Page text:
Onwards then to Tehran, with the day in the Bombay Taj Mahal, where we ate a splendid Indian buffet for lunch, accompanied by a Palm Court orchestra. The front of the hotel was magnificent, with marble reception and splendidly dressed staff. Looking out at the back from our hotel rooms gave a totally different picture of total squalor. We walked around Bombay a bit, but were too tired to take up the offer of a taxi driver who promised to show us all that life had to offer.

Further to Tehran, which was totally different, much colder, with street sellers displaying braziers of baked beetroot. It was cold enough to need heating at night, with a very primitive oil heater in our room. I bought an ‘Afghan’ style wool hat to keep my head warm. We were befriended by a local Doctor who took us around the city, and showed us where to eat Chelo Kebab – delicious grilled lamb with raw onion, rice, pickle and yoghourt. We swapped addresses with him, and he sent me a post card later, but that was all. We went inside lovely mosques, and saw where the women washed the locally made carpets and dried them on the river banks. We had to get up at about 4 AM to catch our next flight, this was getting a bit tiring.

From Tehran we flew to Beirut where we were met by my uncle Mitri. For the first and only time in my life I was called for to go directly through customs. Mitri used to work as a customs officer, and so knew the customs people at the airport. Made me feel like a VIP. I stayed with Dave at aunt Najla and Mitri’s place in Rue El Hamra, central Beirut. While there we took a coach trip to the grottos; we were supposed to also go to a costal town, but the traffic was so bad we had to give up. Aunt Salwa and her doctor husband invited us to a slap up feast with various other relatives, including Suheil, who I remembered from my previous stay in Beirut. Before I left another uncle came to see me; he spoke no English at all, but was very affectionate. He had seen me as a small child, and wanted to see how I was then; he brought a tin of very delicious Lebanese cakes that I took back to England.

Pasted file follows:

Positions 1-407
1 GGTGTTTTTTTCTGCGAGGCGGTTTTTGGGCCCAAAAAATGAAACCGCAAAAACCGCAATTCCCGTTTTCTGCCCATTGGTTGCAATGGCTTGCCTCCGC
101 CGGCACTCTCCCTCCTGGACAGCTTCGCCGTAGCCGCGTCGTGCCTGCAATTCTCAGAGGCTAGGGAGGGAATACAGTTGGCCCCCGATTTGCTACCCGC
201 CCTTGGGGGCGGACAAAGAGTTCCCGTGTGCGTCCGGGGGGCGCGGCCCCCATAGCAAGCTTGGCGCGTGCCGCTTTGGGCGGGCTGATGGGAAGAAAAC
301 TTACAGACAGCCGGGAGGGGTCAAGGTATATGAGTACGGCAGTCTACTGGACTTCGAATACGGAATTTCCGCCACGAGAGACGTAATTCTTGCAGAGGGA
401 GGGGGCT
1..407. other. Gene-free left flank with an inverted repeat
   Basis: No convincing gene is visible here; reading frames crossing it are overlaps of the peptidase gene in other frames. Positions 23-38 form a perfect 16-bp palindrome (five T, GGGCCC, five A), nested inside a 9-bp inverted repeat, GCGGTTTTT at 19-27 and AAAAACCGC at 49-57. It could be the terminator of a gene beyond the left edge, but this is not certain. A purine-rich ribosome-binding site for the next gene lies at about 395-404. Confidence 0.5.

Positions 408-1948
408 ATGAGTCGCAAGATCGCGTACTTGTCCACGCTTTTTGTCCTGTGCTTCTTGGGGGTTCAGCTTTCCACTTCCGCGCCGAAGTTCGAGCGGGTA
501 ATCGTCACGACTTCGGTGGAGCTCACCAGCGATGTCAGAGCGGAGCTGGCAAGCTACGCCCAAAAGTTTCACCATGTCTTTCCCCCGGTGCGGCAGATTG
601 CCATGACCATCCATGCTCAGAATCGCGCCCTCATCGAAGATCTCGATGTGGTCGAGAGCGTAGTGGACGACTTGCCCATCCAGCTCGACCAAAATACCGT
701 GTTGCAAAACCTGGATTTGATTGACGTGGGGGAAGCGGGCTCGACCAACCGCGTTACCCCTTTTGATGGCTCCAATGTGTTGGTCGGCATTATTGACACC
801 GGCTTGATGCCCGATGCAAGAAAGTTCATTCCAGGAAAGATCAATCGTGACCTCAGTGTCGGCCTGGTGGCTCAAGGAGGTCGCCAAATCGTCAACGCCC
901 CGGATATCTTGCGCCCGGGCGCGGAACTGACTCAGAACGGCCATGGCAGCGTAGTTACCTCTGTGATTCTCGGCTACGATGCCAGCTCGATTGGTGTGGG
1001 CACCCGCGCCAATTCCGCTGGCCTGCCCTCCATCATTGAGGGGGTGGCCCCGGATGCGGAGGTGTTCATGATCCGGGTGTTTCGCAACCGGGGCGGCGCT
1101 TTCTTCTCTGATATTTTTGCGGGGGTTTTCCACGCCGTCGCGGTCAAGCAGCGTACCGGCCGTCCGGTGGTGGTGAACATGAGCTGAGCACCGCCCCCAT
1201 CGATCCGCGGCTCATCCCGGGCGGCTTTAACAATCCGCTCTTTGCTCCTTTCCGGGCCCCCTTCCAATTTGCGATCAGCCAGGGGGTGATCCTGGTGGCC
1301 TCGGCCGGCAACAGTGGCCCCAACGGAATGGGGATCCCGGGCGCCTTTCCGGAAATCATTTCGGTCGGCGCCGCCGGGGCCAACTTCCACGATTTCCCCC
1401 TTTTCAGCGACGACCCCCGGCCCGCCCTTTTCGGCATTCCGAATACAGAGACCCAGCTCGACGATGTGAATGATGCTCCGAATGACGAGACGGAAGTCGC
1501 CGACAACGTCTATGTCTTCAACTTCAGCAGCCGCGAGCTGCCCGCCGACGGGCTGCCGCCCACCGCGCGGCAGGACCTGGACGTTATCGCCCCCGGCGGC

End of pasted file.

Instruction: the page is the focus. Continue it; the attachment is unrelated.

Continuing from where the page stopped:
Raytheon at Wayland
One of my trips to the States was to Raytheon in Wayland, MA. The guy there in charge of their CAD efforts was Gene Marsh, who later ran Redac’s office in Massachusetts. We had sold them a complex system with numerous old and new programs mashed together to form a big system. Several people went out there to install and debug it. I was due to go out and help, but discovered the night before the flight that my US visa had expired. The company driver (Don Reggate) drove me to the US embassy, and I queued up to get it renewed, but it couldn’t be done that day because I was born in the Lebanon. So Don drove me back and Dave Ellis went out instead. He was still having problems with several programs, so a bit later I was sent out as the last resort. Dave was staying on, but I was there a bit over a week. I worked really hard and got all programs going, and Dave and I had a good time together, eating Maine lobster and drinking Jack Daniels. I learned a bit more American speak when Gene called one of the guys working for him ‘slow as molasses’. He also like to talk about someone ‘getting tangled up in their underwear’, a US version of ‘getting their knickers in a twist’.

One device I had trouble with was a Xynetics plotter, state of the art and costing about $100,000. It was made in Los Angeles, and when I rang the tech guy there on a Friday afternoon, he asked if I could get a magnetic tape shipped out to him. I asked Bill Mcmanus, the head of department, if we could do this. Sure, he said. Someone got a shipping package for the tape, I wrote the mag tape, someone else got an airway bill number from the shipping department, and Bill volunteered to drop it into the shipping terminal at Logan on his way home. The next morning (Saturday), I was phoned by the guy in LA who had driven to LAX, picked up the parcel, and had a look at the mag tape. Over 2500 miles from Friday night to Saturday morning; no way could anything like that happen anywhere else in the world.